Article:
WADA 2019 Housing (Concept)

In Situ Slum Rehabilitation Project for Urban Poor Under BSUP, JNNUR Scheme, Yerwada, Pune by Prasanna Desai Architects

The Government of India, has initiated a housing scheme, BSUP (Basic Services for the Urban Poor) under JNNURM (Jawaharlal Nehru National Urban Renewal Mission),to find housing & slum development strategies for 1,200 households, Through the efforts and vision, the long term goal of the Pune Municipal Corporation is to achieve a “Sustainable slum less city”. A sustained  process  of  housing  improvement  is  only  possible  with  the  beneficiary community’s contribution, participation and consent.

World Architecture & Design Awards 2019
Second Award | Category: Housing (Concept)
Architects: Prasanna Desai
Studio: Prasanna Desai Architects
Team: In collaboration with SPARC & Mahila Milan Ar. Mahesh Thakur, Ar. Reshma Netke, Ar. Anuja Chawda, Ar. Nitin Markad Ar. Vaibhav Abhang, Neha Ghugari, Ar. Asawari Shinde, Ar. Vedang Bagawe Ar. Aditi Joshi
Country: India
Website: www.prasannadesaiarchitects.com

Involved Parties – Government, Dessign Team, NGO, Beneficiaries, Local Representatives.

The effort has been to retain the overall fabric of the slum in terms of existing street patterns and existing footprints of  houses. To accommodate the 270 sq ft, the Architect has proposed two types of designs:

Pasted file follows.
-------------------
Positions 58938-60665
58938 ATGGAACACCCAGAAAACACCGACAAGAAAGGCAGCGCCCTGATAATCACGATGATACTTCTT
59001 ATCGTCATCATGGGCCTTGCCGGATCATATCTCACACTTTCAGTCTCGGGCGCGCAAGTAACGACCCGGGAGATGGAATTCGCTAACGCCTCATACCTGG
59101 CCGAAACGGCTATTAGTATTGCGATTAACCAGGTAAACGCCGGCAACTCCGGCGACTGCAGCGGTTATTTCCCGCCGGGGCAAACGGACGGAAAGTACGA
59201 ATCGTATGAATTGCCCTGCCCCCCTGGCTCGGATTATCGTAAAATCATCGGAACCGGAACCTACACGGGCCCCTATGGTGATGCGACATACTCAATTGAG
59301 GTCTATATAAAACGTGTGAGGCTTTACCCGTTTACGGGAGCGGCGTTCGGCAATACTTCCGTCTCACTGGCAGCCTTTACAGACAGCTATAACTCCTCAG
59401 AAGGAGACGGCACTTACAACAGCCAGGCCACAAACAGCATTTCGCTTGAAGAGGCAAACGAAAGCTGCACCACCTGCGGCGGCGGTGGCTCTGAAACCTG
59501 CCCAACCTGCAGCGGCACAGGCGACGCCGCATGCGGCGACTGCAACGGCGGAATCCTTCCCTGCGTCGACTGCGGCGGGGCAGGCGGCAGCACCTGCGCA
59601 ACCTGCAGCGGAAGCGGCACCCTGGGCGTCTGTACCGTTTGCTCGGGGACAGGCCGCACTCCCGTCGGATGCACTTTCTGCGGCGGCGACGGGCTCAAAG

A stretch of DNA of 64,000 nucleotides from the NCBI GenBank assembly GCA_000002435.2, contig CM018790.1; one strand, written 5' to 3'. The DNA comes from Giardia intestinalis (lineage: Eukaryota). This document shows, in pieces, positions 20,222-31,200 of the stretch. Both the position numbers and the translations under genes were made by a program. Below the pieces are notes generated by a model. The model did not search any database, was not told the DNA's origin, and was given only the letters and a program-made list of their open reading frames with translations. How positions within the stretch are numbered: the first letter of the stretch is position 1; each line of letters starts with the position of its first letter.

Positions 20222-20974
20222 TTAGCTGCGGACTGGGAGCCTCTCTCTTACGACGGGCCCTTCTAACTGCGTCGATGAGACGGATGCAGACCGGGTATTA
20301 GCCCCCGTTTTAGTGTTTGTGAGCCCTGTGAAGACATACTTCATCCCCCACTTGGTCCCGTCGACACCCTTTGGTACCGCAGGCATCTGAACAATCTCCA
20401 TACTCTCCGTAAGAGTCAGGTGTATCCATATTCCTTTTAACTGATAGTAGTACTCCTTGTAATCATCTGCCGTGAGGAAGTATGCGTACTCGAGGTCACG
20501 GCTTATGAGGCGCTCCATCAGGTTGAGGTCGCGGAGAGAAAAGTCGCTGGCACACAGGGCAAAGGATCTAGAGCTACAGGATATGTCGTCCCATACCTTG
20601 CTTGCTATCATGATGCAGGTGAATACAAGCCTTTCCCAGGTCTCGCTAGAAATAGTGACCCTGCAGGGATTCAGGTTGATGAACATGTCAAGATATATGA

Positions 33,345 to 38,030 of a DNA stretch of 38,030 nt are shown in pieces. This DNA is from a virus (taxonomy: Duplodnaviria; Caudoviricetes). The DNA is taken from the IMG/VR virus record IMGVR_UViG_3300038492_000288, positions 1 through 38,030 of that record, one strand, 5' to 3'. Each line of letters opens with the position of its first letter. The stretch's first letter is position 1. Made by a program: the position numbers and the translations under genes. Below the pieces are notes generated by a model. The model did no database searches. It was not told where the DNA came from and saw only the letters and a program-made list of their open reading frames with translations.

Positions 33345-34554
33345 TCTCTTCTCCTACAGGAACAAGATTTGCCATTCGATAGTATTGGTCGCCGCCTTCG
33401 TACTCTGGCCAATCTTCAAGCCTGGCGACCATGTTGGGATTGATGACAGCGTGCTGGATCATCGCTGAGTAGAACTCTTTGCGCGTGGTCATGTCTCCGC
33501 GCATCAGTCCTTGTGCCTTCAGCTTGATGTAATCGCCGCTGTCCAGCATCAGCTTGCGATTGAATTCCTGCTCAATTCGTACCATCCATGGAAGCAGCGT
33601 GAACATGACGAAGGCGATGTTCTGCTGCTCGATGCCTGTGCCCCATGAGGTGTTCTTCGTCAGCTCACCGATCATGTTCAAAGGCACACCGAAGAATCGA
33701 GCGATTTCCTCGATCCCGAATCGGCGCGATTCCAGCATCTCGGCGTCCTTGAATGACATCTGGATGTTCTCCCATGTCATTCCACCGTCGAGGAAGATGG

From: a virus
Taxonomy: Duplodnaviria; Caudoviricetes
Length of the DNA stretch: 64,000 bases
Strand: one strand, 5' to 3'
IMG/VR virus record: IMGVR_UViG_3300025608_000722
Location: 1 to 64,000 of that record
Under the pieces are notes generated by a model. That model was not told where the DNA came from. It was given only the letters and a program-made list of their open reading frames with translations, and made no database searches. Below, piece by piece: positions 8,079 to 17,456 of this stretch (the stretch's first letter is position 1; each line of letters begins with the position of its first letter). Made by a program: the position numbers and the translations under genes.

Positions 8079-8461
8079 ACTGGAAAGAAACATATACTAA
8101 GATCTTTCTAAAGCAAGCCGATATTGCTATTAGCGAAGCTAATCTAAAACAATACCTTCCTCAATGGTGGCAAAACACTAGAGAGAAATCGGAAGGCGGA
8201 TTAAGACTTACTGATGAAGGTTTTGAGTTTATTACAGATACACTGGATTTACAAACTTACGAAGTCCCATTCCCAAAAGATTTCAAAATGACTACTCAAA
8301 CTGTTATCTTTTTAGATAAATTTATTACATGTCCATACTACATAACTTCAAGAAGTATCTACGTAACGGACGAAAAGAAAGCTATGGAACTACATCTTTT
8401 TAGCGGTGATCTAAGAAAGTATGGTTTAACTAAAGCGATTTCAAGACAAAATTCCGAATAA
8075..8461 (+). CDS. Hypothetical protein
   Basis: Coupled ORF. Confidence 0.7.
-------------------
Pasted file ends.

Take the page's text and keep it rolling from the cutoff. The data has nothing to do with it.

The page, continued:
1. Individual house ( A type ) – where the footprint of each individual house is retained and a
    new house (G+1) is designed on the existing footprint with 135 sq ft carpet area on each
  2. Cluster house ( B Type ) – wherever the existing footprint is too less or the houses in a
    cluster are in random development where individual houses would not be possible to
          accommodate. Entire area of 270 sqft per house is provided on a single level.

The salient features of the designs include creating better sanitation, lighting and ventilation conditions; at individual dwelling unit level as well as at the overall settlement level and thus better living conditions which will result in the overall up gradation of the slum.

Learning from the Project: To discuss with the beneficiaries about the design of their individual house, the design of their cluster of houses, to understand their needs, problems and psyche are all a part of the process. This process took us beyond the office workspace and into the narrow lanes of the slum, where a beneficiary would desperately try and explain us his attachment to that square inch of his plot, which probably was missed out in the   architectural   drawing.   To   understand   such   concerns   as   attachment   and possessiveness of land at the grass root level was a rich experience.

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